Background The Food and Drugs Act (FDA) does not allow direct consumer advertising for prescription drugs. At the hospital, distribution of drug samples is prohibited for hospitalised patients but is tolerated for outpatient clinics. Distribution of drug sample by physicians may compromise the optimal drug use process in hospitals and the community.
Purpose The objective of this study was to estimate the number of drug samples available in outpatient clinics in a teaching hospital in 2016 and to compare these numbers with 2007, 2009 and 2012.
Material and methods This was a cross sectional observational study conducted in a 500 bed teaching hospital. The inventory was conducted by 2 research assistants during 2 weeks each year through unannounced visits. The total number of units (dispensed format/drug) and doses of drug samples were calculated in 2007, 2009, 2012 and 2016. We calculated a ratio of units of drug samples per patient visits to estimate the potential patient exposure.
Results A total of 78 941, 74 972, 91 000 and 93 881 doses were found, respectively, in 2007, 2009, 2012 and 2016. Drug samples were found in 11 locations in 2016 out of 15 storage areas. The ratio of per patient visit was, respectively, 0.40, 0.38, 0.41 and 0.40. A total of 75% of doses (70 264/93 881) were not listed on the hospital drug formulary and 6% (5298/93881) had expired.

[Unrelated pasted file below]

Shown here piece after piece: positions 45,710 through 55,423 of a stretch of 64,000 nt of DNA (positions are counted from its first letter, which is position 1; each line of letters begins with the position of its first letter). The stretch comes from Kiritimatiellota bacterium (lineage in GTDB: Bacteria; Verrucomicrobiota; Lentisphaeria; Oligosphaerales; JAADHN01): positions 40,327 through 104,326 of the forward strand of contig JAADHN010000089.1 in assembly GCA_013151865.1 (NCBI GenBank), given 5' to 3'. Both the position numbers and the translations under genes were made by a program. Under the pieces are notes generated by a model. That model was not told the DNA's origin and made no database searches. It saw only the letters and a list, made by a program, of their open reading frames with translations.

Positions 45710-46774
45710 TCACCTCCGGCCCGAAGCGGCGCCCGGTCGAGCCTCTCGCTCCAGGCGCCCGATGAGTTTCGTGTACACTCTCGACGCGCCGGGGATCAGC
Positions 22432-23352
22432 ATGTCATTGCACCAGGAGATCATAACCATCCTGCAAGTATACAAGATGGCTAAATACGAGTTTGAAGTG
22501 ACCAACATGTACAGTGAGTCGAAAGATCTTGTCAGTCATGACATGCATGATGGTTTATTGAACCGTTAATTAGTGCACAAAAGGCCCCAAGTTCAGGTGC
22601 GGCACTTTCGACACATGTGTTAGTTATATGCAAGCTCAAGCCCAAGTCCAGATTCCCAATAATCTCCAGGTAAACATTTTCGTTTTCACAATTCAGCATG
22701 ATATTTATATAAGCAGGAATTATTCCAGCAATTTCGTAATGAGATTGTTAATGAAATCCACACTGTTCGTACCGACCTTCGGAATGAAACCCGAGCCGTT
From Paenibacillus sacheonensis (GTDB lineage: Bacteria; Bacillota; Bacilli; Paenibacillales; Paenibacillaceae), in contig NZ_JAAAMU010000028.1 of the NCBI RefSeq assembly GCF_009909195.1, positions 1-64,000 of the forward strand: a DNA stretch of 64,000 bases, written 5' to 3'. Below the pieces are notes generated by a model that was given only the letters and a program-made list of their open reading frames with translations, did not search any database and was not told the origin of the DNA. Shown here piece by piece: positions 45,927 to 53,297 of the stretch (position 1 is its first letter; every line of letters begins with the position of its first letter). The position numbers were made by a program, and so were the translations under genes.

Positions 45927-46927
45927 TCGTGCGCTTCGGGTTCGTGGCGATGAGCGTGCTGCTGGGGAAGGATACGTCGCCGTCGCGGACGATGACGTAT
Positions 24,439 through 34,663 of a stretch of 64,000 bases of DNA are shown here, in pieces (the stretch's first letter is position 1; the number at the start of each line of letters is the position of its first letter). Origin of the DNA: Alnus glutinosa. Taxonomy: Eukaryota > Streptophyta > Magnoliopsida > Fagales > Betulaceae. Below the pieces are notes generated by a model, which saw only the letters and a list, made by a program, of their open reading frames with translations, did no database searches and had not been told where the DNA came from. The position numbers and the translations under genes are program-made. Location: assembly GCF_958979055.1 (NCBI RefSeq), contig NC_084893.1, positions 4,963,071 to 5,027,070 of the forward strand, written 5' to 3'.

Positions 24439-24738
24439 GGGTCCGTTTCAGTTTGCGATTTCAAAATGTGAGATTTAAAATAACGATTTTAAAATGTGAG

Conclusion The ratio of doses of drug samples per patient visit has remained stable over the past 10 years; however, the total number of doses of drug samples reached a peak in 2016 with 93 881 doses. While we believe the majority of drug samples do not contribute to optimal drug use, it is difficult to proscribe their presence in a large healthcare facility where numerous prescribers and pharmaceutical representatives walk in. Drug samples are quite prevalent in hospitals. Pharmacists and all stakeholders should be aware of their presence when they treat a patient and complete medication reconciliation.
No conflict of interest
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